There has never been, from my perspective, a clear opportunity for us to win here. You have heard on many prior occasions, that if we take any affirmative steps to restrict the number of flights or the noise levels at our airport, we are in danger of losing our grandfathered status and Mr. Gatzke will, and has, told us before if that happens, basically our airport gets turned over to the carriers.

    And there are cities who have had that very unfortunate experience. Their numbers of flights have increased drastically, and it can be turned into a 24-hour a day airport. None of us want that. And I think it's important to bear in mind the stakes which we are playing.

    We have our families, our businesses and our quality of life on the table. The airlines in court have only attorneys fees, and as you may or may not know those fees are tax deductible. We'd be paying both ends of the freight. That is not a game that you want to play.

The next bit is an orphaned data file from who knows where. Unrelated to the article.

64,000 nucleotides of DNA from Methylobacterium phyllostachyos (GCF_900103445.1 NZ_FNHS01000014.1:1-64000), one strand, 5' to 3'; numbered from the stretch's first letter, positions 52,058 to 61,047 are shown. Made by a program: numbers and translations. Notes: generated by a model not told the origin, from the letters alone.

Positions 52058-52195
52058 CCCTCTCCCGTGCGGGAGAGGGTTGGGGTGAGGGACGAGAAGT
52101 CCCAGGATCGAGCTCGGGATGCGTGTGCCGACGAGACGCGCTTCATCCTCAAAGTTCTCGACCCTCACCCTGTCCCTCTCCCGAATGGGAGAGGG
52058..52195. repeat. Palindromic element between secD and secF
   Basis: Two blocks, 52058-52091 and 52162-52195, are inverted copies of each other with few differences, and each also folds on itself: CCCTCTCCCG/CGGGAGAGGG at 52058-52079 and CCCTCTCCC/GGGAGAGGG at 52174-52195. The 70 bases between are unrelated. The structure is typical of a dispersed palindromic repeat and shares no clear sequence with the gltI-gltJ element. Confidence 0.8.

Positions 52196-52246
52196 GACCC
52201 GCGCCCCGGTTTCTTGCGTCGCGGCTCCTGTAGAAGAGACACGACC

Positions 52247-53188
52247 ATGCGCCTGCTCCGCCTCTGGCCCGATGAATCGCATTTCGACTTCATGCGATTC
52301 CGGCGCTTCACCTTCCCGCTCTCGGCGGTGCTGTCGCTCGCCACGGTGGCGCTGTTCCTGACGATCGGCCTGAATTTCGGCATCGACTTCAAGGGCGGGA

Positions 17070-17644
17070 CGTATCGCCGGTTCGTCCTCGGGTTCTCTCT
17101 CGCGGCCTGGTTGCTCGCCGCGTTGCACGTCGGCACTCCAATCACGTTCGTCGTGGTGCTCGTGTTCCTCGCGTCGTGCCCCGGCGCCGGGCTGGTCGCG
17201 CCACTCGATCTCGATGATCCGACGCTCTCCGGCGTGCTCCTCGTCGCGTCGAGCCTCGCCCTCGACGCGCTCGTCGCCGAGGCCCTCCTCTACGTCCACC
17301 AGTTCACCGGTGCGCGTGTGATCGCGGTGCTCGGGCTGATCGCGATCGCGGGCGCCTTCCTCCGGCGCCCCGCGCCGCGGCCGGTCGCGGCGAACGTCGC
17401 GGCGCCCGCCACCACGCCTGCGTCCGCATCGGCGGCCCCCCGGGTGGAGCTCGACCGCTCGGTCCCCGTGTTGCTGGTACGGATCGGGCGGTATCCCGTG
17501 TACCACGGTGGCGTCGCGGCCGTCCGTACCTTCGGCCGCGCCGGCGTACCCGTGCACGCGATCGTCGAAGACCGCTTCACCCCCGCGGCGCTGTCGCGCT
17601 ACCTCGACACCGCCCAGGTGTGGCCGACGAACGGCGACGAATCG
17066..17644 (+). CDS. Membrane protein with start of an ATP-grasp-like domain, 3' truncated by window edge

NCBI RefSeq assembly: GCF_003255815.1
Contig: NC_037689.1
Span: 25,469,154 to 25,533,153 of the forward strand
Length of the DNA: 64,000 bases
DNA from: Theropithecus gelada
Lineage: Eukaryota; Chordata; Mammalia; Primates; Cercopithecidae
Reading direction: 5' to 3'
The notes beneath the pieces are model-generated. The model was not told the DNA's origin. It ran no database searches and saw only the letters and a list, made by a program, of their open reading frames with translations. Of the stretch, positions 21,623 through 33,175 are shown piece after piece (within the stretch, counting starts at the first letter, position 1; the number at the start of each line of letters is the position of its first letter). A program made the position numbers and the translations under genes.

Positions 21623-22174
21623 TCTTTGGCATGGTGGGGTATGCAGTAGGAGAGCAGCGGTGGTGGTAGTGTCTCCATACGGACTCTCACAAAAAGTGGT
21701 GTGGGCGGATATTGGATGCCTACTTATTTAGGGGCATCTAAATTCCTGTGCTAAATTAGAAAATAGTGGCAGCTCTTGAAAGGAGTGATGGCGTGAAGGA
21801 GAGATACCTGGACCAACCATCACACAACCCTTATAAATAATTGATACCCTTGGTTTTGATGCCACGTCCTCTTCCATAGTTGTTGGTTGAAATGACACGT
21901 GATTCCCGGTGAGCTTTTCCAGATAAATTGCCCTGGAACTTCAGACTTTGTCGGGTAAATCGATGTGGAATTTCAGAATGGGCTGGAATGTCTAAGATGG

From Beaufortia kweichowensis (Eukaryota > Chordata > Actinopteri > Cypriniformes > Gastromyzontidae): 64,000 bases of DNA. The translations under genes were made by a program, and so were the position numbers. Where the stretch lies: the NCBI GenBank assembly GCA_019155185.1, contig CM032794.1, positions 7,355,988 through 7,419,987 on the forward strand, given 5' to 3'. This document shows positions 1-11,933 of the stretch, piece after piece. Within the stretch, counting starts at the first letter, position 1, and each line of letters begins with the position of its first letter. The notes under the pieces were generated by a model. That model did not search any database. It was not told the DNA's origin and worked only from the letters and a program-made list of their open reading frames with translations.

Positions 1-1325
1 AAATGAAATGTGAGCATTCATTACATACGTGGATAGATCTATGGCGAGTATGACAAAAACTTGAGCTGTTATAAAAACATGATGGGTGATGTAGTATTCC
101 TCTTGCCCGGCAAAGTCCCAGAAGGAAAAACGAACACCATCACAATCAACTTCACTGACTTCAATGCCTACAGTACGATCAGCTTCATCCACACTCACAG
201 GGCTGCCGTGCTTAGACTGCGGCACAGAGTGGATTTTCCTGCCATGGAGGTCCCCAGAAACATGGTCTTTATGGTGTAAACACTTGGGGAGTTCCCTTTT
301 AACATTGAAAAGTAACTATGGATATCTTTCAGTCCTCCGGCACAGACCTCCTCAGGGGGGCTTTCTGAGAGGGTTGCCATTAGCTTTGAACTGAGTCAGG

And we have I think what people rarely have which is the opportunity to see that we have done this once before. It has been a catastrophe for us. There's absolutely no reason for us to stick our finger back in that fan.

    So I think it's very clear to me that the decision we made last spring as a Council, after much, much public input was received, to attempt to negotiate with the airlines this time instead of get dragged into federal court...

    ...You have seen, and I'm going to ask Mike Gatzke to comment in a moment, what John Wayne [Airport] was willing to pay to create the very kind of agreement we have here. And I think what you're going to hear, is a substantial increase in flights, over a million additional passengers, but they're desperate to avoid the very thing that happened at Burbank and other airports in this country, of losing any control whatsoever of their airport.